I wrote this entire blog post this morning — because I was in Mexico for about a week, I haven’t blogged in a while and wanted to — and there was some WordPress error on Chrome, and it didn’t save, and I don’t feel like rewriting the entire thing, so let me summarize the key idea herein.
What’s this paradox I speak of?
We load up on commitments so that we don’t disappoint people.
In the process, we have too many commitments, end up dropping stuff, and do actually disappoint people.
Why is this?
Largely because a lot of people are obsessed with being busy, even though “busy” is not even remotely the same thing as “productive.”
Also because people don’t like to let other people down, and aren’t sure how to word it when they have to. (There’s documented research that if you tell someone “I am too busy” to do something, i.e. attend their party, they will begin to think you don’t care about them. I definitely have felt that way many a time.)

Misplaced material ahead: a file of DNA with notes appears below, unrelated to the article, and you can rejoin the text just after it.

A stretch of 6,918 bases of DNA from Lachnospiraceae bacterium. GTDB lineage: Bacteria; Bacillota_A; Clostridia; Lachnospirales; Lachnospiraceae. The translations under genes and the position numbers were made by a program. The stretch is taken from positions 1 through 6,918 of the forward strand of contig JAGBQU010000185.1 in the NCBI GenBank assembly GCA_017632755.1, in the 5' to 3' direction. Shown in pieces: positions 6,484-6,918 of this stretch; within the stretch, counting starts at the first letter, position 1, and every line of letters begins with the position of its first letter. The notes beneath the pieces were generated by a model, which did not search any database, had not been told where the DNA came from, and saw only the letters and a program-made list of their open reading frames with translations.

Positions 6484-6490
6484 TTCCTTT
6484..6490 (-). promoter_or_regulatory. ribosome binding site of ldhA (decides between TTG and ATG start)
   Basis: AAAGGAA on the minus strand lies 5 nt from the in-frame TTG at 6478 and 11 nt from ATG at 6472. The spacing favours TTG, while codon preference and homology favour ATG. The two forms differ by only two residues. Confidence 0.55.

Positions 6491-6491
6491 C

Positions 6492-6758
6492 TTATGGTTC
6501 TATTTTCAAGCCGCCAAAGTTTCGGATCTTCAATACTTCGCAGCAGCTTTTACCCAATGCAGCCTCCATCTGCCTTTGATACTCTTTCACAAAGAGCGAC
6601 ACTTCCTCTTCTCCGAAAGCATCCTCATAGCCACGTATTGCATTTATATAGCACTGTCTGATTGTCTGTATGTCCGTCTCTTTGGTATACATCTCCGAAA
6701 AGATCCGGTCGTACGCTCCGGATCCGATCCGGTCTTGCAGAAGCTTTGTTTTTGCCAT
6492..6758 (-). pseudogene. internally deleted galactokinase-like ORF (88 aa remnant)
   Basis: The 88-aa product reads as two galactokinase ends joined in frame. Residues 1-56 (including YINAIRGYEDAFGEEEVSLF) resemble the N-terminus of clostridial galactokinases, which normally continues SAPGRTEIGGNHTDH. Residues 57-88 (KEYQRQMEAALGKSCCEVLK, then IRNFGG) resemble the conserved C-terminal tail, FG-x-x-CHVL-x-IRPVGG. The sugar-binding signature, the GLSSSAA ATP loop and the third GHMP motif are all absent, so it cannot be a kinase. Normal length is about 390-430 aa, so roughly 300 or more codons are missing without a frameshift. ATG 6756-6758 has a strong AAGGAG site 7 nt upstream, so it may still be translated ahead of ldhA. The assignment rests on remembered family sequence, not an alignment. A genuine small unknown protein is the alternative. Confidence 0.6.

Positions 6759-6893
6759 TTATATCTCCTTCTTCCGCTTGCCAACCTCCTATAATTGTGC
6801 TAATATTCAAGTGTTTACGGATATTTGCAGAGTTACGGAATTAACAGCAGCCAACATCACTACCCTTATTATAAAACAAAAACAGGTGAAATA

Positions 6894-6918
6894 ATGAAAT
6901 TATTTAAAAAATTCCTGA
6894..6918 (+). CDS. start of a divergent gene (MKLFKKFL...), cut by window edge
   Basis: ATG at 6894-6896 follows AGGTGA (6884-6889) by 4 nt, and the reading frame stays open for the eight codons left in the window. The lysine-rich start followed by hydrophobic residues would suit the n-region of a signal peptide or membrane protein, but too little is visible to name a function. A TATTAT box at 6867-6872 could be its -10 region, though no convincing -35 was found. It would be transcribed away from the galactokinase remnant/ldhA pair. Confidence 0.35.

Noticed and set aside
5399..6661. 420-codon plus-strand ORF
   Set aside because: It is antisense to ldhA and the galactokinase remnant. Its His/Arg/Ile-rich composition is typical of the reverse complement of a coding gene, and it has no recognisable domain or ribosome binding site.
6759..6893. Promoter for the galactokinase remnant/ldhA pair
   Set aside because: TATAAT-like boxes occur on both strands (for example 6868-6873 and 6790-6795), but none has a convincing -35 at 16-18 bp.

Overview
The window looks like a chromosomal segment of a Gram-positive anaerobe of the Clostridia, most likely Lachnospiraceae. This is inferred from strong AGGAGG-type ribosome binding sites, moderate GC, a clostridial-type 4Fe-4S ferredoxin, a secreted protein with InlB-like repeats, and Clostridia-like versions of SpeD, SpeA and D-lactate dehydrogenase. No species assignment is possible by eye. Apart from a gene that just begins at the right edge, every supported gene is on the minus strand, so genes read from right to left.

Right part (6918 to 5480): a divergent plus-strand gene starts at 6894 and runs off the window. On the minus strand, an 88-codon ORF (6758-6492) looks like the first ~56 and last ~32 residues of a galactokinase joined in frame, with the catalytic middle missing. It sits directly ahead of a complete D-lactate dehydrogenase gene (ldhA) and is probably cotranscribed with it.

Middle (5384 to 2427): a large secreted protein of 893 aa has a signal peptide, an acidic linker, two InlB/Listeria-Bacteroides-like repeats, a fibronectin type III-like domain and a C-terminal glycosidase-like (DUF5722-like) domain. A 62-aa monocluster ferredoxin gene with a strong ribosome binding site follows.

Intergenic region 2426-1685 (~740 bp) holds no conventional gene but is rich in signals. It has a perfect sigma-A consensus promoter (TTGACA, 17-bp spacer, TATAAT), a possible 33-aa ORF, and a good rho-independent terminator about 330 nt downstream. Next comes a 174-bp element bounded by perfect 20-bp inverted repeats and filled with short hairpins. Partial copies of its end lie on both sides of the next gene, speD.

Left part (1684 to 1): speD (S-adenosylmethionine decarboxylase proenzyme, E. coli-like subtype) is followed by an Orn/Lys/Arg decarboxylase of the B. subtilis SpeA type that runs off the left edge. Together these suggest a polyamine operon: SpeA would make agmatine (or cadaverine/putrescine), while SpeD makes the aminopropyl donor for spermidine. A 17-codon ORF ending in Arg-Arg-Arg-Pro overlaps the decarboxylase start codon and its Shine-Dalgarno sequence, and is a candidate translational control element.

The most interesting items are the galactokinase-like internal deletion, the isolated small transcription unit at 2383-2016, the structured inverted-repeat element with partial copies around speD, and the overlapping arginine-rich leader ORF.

Also because it’s a largely uncertain work time, and I think a lot of people believe “being seen as busy” — → “I must be valuable and productive,” which subsequently means — → “I cannot be fired or replaced by a robot.” That’s not necessarily an accurate flow, but I think that’s how a lot of people think.
How could we make it better?
The sheer fact of this discussion is that people value what they value. That could be reading, working, working out, doing drugs, drinking, playing with your dog, fucking, visiting the zoo, whatever the case may be. Most people will make time for the stuff that matters to them. It’s only logical.
So we can’t necessarily make it better. People will continue to overcommit to basically everything and then actually do the stuff they want to do. That’s kinda the human game. And as work has become more and more about tasks, people have more shit that does pile up — again, not necessarily productive but still “stuff to do” (busy). That keeps you at work later, or tethered to work more, and it makes it harder to keep commitments to yourself (the gym) or others (happy hours, etc.)
What’s your take on our busy busy busy culture?